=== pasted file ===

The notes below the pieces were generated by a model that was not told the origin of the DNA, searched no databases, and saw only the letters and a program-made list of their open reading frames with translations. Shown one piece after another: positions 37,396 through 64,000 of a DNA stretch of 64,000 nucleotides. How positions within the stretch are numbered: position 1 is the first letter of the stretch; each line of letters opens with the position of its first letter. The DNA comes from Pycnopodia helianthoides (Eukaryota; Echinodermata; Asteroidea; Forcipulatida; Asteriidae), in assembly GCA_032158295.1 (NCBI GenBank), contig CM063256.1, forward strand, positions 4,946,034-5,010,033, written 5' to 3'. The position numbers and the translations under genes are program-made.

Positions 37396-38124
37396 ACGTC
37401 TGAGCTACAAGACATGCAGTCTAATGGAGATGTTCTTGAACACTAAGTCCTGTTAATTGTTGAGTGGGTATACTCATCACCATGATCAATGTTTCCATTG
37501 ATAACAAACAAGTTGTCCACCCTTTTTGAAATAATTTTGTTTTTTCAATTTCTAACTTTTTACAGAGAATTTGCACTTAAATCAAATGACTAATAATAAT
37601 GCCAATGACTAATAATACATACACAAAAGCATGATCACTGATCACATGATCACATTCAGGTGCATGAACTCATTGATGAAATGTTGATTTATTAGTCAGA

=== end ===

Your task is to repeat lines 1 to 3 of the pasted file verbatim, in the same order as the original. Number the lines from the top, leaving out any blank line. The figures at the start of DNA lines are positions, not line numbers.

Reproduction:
The notes below the pieces were generated by a model that was not told the origin of the DNA, searched no databases, and saw only the letters and a program-made list of their open reading frames with translations. Shown one piece after another: positions 37,396 through 64,000 of a DNA stretch of 64,000 nucleotides. How positions within the stretch are numbered: position 1 is the first letter of the stretch; each line of letters opens with the position of its first letter. The DNA comes from Pycnopodia helianthoides (Eukaryota; Echinodermata; Asteroidea; Forcipulatida; Asteriidae), in assembly GCA_032158295.1 (NCBI GenBank), contig CM063256.1, forward strand, positions 4,946,034-5,010,033, written 5' to 3'. The position numbers and the translations under genes are program-made.

Positions 37396-38124
37396 ACGTC